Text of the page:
Wait! Let’s go back a bit. I’ve told you the story of how my career began that afternoon in Rossiter’s Hotel. Without disguising anything, I’ve told you how hard it was for me to survive in those first weeks as a professional footballer, but I haven’t said anything about the effect my turn of fortune had on my friends or my home life, and I shouldn’t let that slip by.
Casterley began climbing up the league table, I hit goal-scoring form, and friends and enemies gravitated to me in equal measure; not the kind of friends I could count upon to guide me through a crisis, though, nor the kind of enemies who could see any further than their last drink. I liked pubs; I am tempted to suggest that at eighteen-nineteen years old most males of my species like pubs, yet I found it wiser to avoid them. After a good game my back could be exposed to slaps of appreciation from the moment I entered a bar, followed inevitably by an expectation that I would buy everybody a ‘round’. Following a bad game a week later I could enter the same booze palace under a thundercloud of muted criticism, knowing that someone would voice their disappointment out loud, complete with obscenities, before the evening ended.
Abstinence then: not a difficult choice for me. I was assiduous in my training and an evening beer didn’t help a morning run. But my real friends liked to go out drinking, they liked the pubs in our little town and trouble tended to erupt when I came along, so I was not always welcome. Jonna ceased to feel comfortable with me the day I started playing for the juniors, but we found some common ground for a season. When he learned I had a contract with the senior team his jealousy turned from green to black. He and Sarah very soon came to prefer each other’s company to mine.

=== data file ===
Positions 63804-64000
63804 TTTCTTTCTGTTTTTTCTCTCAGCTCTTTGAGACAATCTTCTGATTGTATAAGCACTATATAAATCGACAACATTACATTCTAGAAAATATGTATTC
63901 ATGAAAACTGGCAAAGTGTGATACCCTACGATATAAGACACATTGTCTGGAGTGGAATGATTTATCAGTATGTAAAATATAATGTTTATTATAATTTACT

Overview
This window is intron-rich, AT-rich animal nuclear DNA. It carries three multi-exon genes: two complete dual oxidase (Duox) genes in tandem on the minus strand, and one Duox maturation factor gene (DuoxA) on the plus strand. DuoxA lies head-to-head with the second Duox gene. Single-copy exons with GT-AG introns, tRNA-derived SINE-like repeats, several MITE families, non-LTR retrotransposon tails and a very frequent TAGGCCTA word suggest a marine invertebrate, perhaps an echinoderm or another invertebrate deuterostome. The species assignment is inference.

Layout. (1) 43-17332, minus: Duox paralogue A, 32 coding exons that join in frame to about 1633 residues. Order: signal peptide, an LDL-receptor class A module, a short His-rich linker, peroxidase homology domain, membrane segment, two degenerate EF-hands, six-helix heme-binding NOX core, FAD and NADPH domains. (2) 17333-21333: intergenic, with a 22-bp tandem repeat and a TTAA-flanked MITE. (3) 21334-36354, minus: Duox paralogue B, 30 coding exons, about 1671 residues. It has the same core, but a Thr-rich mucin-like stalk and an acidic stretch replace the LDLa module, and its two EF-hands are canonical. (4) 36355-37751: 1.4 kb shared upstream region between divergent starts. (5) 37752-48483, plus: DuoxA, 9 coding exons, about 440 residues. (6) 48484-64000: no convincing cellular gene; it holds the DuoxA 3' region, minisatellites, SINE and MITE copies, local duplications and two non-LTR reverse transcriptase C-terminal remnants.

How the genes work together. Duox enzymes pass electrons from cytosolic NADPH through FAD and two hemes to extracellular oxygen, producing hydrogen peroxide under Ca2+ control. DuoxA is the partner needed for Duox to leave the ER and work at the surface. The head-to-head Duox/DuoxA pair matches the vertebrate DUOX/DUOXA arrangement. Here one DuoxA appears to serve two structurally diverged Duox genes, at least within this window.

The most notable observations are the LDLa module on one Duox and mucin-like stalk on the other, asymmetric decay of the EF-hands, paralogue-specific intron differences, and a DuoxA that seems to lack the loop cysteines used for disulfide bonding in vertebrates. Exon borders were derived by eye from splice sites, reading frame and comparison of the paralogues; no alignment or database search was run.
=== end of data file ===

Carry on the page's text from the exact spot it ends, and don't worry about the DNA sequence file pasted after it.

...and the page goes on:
By and large, I didn’t mind. I lamented it a little perhaps, but I accepted. The wedge between us was driven deeper with every match I played. Meanwhile, John Hargreave – Greavesie – who did not drink, had replaced Jonna as my staunchest ally, while I was spending more and more of my free time with Angela, who was not fond of drinking either. She made a disgraceful drunk when she tried to conform, obliging me to end many a date keeping her long hair out of the way as she wretched.
Angie and I were in our own world that winter; if not truly lovers then at least close friends, living in each other’s pockets, reading each other’s minds, generally setting about biblical issues according to the best teenage traditions.
There was a night in the depths of winter in that very special year when snow was falling, and we sought shelter as we often did in the warmth of my home. The house was silent, as it would usually be when my mother was at work, so we undressed each other and slipped into my bed, confident in the knowledge that she would be working for hours yet. Sex with Angie was a thing of secrets, of laughter that was muffled and filled with mystery, words whispered that could not be said aloud. Oneness might be minutes or an hour, a reverie ruptured by a raucous joke, or protracted in warm union for a dangerous time. Such it was that night; we were together in the bed’s embrace, and a cold wind against the window bade us stay.
At last I disentangled myself because I must, and made naked for the bathroom, leaving Angie half asleep. I opened the door onto the landing, groping for the light. I switched it on, at which precise moment the door to my mother’s bedroom also swung open. Framed within it, wearing as little or as much as I, stood a large male figure.
Mackenzie Crabtree’s face froze in horror, then he emitted the nearest thing I have ever heard to a male scream.
© Frederick Anderson 2018. Unauthorized use and/or duplication of this material without express and written permission from the author is strictly prohibited. Excerpts and links may be used, provided that full and clear credit is given to Frederick Anderson with specific direction to the original content.